HOUSTON, Texas (KTRK) -- After nearly seven weeks of unanswered questions about her missing daughter, Susan Young received the news that no parent wants to hear.
"A detective called me (Wednesday morning) and told me, 'Mrs. Young, we found your daughter.' And I said, 'please tell me you found her alive,' and he said 'No m'am, she's dead.'"
Charine Young was last seen alive Nov. 10, when she walked inside her estranged husband's apartment. Her 11-year-old son waited in her car, but she never emerged. Instead, Johnny Wilson drove the boy to a McDonald's, and left him.
Days after Young's disappearance, Wilson was charged with her murder, although her body had not been found.
Dec. 10, a body was found in a ditch beside a county road. The sheriff's office searched on social media for accounts of missing women, and came across Charine's disappearance. The body was identified as hers. An autopsy found she had died of multiple gunshot wounds.
"How could he do that? I knew he was strange, but we never suspected he would kill her," said Sharalen, Charine's sister. Susan said she believes Wilson took her daughter's life, because she left him after less than a year of marriage.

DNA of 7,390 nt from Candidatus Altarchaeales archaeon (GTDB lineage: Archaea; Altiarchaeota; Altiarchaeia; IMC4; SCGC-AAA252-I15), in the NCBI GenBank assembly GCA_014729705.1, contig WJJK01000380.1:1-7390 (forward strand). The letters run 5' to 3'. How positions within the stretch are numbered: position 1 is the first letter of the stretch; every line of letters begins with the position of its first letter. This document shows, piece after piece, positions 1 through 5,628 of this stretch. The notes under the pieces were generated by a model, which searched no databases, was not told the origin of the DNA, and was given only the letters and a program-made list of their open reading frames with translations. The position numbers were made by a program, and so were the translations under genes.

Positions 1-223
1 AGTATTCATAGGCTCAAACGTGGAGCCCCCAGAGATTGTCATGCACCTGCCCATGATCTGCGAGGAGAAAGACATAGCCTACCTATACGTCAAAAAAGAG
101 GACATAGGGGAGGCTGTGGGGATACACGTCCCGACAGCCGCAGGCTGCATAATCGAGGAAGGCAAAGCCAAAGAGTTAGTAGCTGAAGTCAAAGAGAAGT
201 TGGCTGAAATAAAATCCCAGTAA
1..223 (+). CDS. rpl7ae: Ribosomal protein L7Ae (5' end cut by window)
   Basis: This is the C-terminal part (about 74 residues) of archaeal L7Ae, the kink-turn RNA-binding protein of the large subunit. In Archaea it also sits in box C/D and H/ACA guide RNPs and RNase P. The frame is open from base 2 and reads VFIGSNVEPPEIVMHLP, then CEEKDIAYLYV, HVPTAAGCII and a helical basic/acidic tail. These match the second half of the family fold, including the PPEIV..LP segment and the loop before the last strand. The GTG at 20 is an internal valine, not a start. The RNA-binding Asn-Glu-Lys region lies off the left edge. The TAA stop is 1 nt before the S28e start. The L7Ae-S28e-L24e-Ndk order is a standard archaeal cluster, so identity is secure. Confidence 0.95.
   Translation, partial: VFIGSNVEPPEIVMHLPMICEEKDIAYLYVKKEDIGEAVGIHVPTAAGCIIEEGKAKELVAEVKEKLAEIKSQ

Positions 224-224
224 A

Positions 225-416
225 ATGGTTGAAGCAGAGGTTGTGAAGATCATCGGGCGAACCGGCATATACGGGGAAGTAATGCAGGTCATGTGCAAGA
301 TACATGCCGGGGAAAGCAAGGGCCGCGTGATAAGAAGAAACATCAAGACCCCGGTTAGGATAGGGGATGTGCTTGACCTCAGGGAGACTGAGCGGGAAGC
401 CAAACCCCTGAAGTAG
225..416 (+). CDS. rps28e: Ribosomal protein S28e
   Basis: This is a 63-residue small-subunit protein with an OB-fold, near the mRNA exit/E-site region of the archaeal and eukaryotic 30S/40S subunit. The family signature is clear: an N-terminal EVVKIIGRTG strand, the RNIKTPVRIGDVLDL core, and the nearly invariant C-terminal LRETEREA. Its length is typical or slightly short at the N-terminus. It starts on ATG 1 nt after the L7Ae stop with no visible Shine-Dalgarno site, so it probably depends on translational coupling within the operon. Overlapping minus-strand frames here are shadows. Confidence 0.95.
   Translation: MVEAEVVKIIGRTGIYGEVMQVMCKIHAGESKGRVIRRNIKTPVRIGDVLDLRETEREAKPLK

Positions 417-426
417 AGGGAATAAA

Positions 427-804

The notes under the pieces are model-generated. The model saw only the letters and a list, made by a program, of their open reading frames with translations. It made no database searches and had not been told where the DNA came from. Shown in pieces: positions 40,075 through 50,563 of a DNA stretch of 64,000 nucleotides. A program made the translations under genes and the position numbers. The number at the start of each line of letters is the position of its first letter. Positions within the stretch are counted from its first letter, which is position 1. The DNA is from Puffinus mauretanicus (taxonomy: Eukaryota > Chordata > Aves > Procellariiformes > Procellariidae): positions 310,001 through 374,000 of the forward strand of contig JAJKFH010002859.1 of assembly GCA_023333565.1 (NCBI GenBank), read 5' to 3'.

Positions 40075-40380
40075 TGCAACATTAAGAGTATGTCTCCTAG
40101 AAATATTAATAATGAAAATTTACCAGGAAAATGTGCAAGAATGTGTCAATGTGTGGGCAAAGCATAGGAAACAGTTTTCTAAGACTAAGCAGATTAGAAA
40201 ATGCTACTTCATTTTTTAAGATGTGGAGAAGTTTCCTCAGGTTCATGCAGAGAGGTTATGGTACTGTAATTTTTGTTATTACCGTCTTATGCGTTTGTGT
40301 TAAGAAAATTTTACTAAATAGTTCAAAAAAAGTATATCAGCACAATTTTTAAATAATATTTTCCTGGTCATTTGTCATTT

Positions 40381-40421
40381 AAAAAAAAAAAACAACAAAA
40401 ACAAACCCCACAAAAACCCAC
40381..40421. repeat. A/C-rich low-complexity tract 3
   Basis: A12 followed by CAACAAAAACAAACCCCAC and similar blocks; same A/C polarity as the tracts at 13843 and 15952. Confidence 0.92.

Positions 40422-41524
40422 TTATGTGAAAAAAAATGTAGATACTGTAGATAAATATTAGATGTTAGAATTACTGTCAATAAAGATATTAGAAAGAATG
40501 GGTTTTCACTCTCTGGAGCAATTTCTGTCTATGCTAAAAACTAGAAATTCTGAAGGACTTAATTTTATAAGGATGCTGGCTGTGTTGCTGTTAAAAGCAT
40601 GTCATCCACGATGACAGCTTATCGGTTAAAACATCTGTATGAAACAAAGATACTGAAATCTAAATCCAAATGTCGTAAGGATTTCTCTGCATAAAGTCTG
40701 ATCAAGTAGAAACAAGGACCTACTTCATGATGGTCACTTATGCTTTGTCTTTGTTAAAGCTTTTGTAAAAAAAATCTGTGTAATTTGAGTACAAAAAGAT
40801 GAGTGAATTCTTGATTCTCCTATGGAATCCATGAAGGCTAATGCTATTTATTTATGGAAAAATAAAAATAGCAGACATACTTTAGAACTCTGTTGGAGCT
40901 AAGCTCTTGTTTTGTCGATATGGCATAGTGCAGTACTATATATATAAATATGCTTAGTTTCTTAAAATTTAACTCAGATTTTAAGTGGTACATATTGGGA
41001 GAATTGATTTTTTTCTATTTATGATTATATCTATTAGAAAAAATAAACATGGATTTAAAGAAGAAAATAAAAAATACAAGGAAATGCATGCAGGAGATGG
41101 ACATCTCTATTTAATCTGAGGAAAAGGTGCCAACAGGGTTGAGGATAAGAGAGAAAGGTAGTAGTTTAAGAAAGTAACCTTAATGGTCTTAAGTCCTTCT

On top of the family's grief, they are concerns for Charine's 11-year-old son.
"I sat him down yesterday and held him, and he knew what I was going to tell him," Sharalen said. "He didn't cry. He just went in his room and I could hear him hitting the wall," she said.
Young was a working mother who was promoted to a manager position at a WalMart in Crosby. She was liked by co-workers and customers.
Wilson remains at large, and that concerns the Young family.
"I already moved, because he's been to my house with Charine," said her sister.
Wilson has family in both Dallas and Louisiana.
There's a $5,000 Crime Stoppers reward for information leading to Wilson's arrest.
"Now that we have this sad development, the case and story will be renewed attention, and we'll plaster his mugshot across every platform. Somebody will turn him in soon," predicted Crime Stopper's victim advocate, Andy Kahan.
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